11. Before and during King’s absence to attend Cabinet meeting, I had rather lively debate with Boucetta and Guedira, both of whom strongly echoed everything the King said in spades. Guedira was in fact rather offensive. Before King left room, he had said that if we did not permit the transfer of helicopters, it would lead eventually to a break in relations. King did not second this and Boucetta tried to calm Guedira down, but it clear that all of them are quite excited about this issue. Former Ambassador Neumann, who is here on visit and has been making yeoman effort with Moulay Hafid al-Alaoui and Colonel Dlimi on subject, reports similar emotional reaction from Dlimi, who very upset. He plans to stay in Marrakesh a little while longer and hopes to have chance to see King himself and try to explain realities of American politics and desirability of pragmatic solution. Although he and I were rather optimistic about chances of selling our assurances approach before I saw King this morning, I believe we can now forget it. Choice now before us is to approve helicopter sale without conditions or to disapprove it. There is no viable middle ground as far as GOM concerned.

12. Comment. As I had made clear before, I think our policy on this question is both misguided and inconsistent.3 We should have no [Page 409] illusion about seriousness of what King is saying. If we do not find way on our own to approve this sale, there will be a serious deterioration in our relations here. How serious I am unable to say. It will stop short of the break in relations which Reda Guedira is talking about, but I am not sure how far.

13. It seems to me that there are valid reasons for our agreeing to the transfer. I summarize some of them as follows:

A. Continued blocking of delivery is going to cost a friend and ally a good deal of money and standing in Morocco.

B. SecDef 4502 DTG 020636Z Sept 77 informed MUSLO that “we anticipate no problem in issuing Boeing required export license.” This was when Moroccans were planning to buy equipment in question from Boeing.4 We subsequently (Nov. 21, 1977) suggested to Moroccans that they go to Augusta Bell, and interposed no objection to sale.5 Both Moroccans and Italians therefore had every reason to believe we approved, and I suspect we did give Italians favorable preliminary opinion.

C. The aircraft in question are relatively inoffensive and at least according to Italian Ambassador, will not be brought into action for another year and a half. It will take that long to train the crews and assemble necessary equipment. By that time, who knows what the situation locally is going to be.

D. While I will not belabor the strategic importance of Morocco, we can ill afford to alienate the Moroccans to the extent we will if we do not let the transaction proceed. We may find the Moroccan argument specious, but this is a vital issue to them and they are very worked up about it.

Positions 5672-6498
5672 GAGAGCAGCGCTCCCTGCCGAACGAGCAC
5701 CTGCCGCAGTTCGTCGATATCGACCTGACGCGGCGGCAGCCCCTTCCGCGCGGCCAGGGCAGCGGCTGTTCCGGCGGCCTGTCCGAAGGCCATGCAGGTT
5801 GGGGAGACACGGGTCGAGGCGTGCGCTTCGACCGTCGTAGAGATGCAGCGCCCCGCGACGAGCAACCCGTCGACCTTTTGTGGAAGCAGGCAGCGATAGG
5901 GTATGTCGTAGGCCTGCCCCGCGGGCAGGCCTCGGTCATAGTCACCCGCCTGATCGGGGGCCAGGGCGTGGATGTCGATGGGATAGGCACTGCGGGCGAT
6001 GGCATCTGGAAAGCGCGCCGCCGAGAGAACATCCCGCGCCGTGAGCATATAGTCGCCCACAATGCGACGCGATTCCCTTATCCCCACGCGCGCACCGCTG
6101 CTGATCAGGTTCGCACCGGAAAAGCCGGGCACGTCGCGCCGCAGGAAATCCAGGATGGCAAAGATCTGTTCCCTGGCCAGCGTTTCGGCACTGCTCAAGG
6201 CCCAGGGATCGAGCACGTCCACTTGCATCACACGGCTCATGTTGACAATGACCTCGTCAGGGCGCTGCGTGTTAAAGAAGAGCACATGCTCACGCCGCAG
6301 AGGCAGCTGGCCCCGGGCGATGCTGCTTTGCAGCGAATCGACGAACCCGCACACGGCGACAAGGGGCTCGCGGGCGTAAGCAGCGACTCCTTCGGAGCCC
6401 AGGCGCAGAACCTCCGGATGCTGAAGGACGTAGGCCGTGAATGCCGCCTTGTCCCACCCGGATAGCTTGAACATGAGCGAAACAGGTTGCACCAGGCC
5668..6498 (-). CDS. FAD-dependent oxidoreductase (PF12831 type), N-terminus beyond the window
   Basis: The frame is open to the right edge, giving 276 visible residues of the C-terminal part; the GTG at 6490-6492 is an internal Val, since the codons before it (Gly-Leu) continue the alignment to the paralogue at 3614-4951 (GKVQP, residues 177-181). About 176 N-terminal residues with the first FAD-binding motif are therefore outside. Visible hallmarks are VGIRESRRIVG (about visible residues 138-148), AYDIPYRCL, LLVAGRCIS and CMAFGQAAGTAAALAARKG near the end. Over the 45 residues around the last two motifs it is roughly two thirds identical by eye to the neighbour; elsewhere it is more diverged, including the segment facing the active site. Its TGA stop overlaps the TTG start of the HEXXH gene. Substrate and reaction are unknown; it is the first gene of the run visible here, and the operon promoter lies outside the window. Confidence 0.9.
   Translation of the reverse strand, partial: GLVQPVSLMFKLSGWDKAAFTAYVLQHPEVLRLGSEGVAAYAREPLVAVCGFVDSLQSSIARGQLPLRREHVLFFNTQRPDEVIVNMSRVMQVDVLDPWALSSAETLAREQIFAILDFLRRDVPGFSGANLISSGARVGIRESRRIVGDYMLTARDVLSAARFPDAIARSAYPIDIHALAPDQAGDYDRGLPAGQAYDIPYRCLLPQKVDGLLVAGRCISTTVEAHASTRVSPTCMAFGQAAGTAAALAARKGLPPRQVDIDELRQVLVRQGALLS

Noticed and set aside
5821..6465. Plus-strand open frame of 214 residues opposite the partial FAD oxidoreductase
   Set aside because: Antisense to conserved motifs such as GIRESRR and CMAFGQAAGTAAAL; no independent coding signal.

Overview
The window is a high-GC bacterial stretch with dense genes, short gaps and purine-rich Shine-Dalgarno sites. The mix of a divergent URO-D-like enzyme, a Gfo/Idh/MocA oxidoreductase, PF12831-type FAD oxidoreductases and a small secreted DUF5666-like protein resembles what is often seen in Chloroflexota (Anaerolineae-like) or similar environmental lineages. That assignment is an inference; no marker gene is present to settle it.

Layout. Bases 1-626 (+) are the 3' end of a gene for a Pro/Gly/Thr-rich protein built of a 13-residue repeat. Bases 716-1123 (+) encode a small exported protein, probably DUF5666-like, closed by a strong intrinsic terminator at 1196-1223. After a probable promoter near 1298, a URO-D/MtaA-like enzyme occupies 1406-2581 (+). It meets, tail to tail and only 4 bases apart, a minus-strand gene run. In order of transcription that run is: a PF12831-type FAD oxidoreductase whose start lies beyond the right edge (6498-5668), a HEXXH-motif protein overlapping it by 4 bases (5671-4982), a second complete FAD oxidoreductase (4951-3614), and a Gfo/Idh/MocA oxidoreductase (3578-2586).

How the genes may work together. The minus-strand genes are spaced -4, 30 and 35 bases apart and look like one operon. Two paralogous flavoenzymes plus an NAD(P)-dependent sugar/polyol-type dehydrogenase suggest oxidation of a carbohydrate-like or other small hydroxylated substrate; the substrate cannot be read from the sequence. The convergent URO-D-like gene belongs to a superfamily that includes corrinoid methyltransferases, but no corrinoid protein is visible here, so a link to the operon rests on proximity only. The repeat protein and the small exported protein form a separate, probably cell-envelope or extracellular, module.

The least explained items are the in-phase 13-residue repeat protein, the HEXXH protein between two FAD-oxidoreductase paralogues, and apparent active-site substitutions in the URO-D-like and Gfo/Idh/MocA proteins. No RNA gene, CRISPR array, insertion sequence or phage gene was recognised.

14. I suggest that the only effective way of dealing with the crisis which is now looming in our relations is a message from the President to Hassan. I would hope it would say that we have reconsidered our [Page 410] position in the light of the King’s remarks to me and are prepared to authorize the sale of the Chinooks.6

15. Note: King has obviously decided take a stand on Chinook issue. Even if we settle this favorably, question of other items wanted by Moroccans will still be posed. We can be certain Moroccans will not be prepared give any positive assurances regarding them. They may be less aggrieved by refusals, however, since they have already had considerable discouragement on those items we are likely to turn down.

16. Department please repeat Rome.

  1. Source: National Archives, RG 59, Central Foreign Policy File, P840125–1267. Secret; Niact Immediate; Nodis.
  2. See footnote 3, Document 166.
  3. See Document 238.
  4. In telegram 2431 from Rome, January 31, the Embassy expressed concern that this issue would damage relations with Italy: “The USG was apparently ready to authorize Boeing to sell Morocco helicopters, but now refuses Agusta the same authorization.” Italian Prime Minister Andreotti also expressed his concern “that the Agusta sale of Chinooks be resolved and has ‛noted’ our decision to sell Boeing civil aircraft to Libya after denying Aeritalia authorization to sell its G–222 military transports.” (National Archives, RG 59, Central Foreign Policy File, P840133–1687)
  5. Not found.
  6. A January 30 National Security Council memorandum summarized Hassan’s concerns for the President: “Hassan commented that the location of military equipment within Morocco was purely a Moroccan concern and he could not accept the idea that it must be cleared with us and if that was a requirement, we should forget the whole thing and he would make other arrangements. Hassan would like to have a definitive answer by the end of this week as to whether we could release the helicopters unconditionally.” Carter wrote in the left-hand margin: “I think we should approve the sale.” (Carter Library, National Security Affairs, Brzezinski Material, Country File, Box 55, Morocco: 1–8/79) Telegram 26500 to Rabat, February 1, instructed the Embassy to inform Hassan that the delivery of the helicopters had been approved in response to the “King’s personal interest and the high value the U.S. places on its bilateral relations with Morocco.” (National Archives, RG 59, Central Foreign Policy File, P840133–1689) A February 10 article in the Washington Post announced the approval of the sale: “The decision is a one-time exception to the administration’s policy of refusing to provide arms to Morocco as long as the Moroccans fail to pledge formally that they will not use the weapons in the guerrilla war in the Western Sahara, the officials said.” (Jim Hoagland, “U.S. Allows Single Arms Sale to Morocco,” Washington Post, February 10, 1979, p. A17)